As inspirational speaker and author Dr. Anthony Campolo stepped into on Thursday, he was greeted with smiles and applause from residents gathered in the foyer to welcome him as the 2012 Hance Award winner.
Campolo shook hands and spoke to the residents as he made his way into the nursing home chapel where a welcoming ceremony was held in which St. Barnabas President and CEO William V. Day gave him a gigantic key to St. Barnabas, which has campuses in Richland Township and Valencia.
The Hance Award is named for Gouverneur P. Hance, who founded St. Barnabas more than a century ago. The honor is presented annually at St. Barnabas' Founder’s Day to a national figure who has had a significant impact on the lives of Americans.
Campolo joins a prestigious list of winners that includes former Steeler Rocky Bleier, entertainer Debbie Reynolds, astronauts Chuck Yeager and Edwin "Buzz Aldrin, former First Lady Barbara Bush and Pittsburgh legend Fred Rogers.
He also was the honored guest and speaker Thursday night at a fundraising gala at the Omni William Penn Hotel. The event raises thousands of dollars for the St. Barnabas Free Care Fund, which ensures that no patient is turned away from St. Barnabas based on their inability to pay.
"I think this is a terrific place," he said as he sat down with his wife Peggy for this interview at St. Barnabas Nursing Home after getting a tour of the nursing home.
He said he has known about St. Barnabas for years and was honored to be invited to speak.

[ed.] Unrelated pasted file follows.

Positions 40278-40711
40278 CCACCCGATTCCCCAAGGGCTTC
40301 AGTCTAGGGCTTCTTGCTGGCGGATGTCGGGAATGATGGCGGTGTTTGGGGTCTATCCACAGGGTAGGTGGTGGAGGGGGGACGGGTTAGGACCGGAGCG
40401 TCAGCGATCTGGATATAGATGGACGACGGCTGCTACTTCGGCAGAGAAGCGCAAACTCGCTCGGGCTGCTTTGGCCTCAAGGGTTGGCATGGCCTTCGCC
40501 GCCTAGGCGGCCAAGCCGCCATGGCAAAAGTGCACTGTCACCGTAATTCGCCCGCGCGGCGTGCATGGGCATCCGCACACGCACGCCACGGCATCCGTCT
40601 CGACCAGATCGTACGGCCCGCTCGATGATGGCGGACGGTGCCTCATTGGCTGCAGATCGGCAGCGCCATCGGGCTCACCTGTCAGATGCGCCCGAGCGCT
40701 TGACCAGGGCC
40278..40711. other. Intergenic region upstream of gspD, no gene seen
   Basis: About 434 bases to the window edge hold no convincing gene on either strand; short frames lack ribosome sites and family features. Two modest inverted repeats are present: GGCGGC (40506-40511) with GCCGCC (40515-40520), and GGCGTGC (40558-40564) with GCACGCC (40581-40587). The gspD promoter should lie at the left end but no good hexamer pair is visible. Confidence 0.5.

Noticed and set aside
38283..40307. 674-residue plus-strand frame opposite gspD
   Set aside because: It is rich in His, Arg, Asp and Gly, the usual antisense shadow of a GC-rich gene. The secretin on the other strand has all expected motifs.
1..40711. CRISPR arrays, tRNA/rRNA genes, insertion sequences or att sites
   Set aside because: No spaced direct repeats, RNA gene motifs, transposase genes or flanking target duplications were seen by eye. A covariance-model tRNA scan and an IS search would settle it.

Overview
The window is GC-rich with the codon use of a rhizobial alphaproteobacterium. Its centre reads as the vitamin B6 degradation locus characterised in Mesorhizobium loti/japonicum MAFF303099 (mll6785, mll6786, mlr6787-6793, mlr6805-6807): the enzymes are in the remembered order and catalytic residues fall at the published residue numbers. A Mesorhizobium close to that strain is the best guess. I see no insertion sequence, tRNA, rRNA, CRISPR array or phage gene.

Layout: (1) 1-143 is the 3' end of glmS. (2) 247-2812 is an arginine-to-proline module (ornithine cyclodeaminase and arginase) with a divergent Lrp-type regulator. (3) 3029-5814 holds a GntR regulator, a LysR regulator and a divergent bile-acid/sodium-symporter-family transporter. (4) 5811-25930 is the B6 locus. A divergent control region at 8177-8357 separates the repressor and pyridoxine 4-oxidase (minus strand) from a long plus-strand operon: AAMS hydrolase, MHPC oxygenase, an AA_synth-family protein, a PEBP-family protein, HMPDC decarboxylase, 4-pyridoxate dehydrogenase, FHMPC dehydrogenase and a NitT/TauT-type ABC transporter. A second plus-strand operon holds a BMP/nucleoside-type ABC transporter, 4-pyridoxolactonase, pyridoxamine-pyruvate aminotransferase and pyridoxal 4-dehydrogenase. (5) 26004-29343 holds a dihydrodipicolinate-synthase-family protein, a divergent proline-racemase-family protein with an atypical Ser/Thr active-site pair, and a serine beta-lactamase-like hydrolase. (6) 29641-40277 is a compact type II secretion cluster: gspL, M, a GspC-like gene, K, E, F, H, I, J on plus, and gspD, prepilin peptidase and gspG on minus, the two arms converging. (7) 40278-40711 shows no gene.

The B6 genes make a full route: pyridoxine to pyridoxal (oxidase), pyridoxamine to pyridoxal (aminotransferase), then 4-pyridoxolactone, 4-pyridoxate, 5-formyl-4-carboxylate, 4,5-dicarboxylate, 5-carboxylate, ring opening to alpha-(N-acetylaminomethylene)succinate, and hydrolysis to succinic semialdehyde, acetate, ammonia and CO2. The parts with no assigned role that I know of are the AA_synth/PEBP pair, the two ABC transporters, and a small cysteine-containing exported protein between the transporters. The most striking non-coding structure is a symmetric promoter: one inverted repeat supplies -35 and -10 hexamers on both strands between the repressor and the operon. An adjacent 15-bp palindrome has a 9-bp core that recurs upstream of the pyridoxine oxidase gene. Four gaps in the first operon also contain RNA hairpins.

An ordained minister, Campolo is the president and founder of the Evangelical Association for the Promotion of Education, which benefits and supports programs for at-risk children across the U.S. and Canada. He also assisted in establishing schools and universities in developing countries.
As a media commentator, Campolo has appeared on TV programs including Nightline, Crossfire and Larry King Live. He also is the author of more than 30 books that focus on inspiration and related topics. The latest book is titled Stories That Feed Your Soul.
Asked what his reaction was when he found out he had been selected as this year's Hance Award winner, Campolo said the award was secondary to the speaking opportunity.
Campolo said he was not as deserving of the award as the people who work at St. Barnabas, who emanate a presence that translates into a "joyful ministry to make people feel loved."
After the meet-and-greet with residents, the Eastern University sociology professor emeritus was asked what he said to the residents and vice versa.
He said he asked for the residents' names as he was introduced to them.
"It's so important that they be recognized as persons ... deserving of respect and reverence," Campolo said.
And the residents asked for his name too.
"Some told me their age; they are proud of living a long life."
He lamented that he did not have more time to talk to them and hear their stories.
When asked what message he wanted the St. Barnabas community to receive from his visit, he answered in two parts.
"One is to the staff," Campolo said. "Thank you for caring.
"Being elderly is something all of us have to face. To be cared for by loving people ... is a gift from God."
His second message was to the elderly.
"Thank you for all the work you have done over the years," he said.
"We need to stop to listen to people who have stories to tell," Campolo continued.
To those who still get around, he had yet another message.
"To them I say, 'Don't retire.' Keep on keeping on for the kingdom."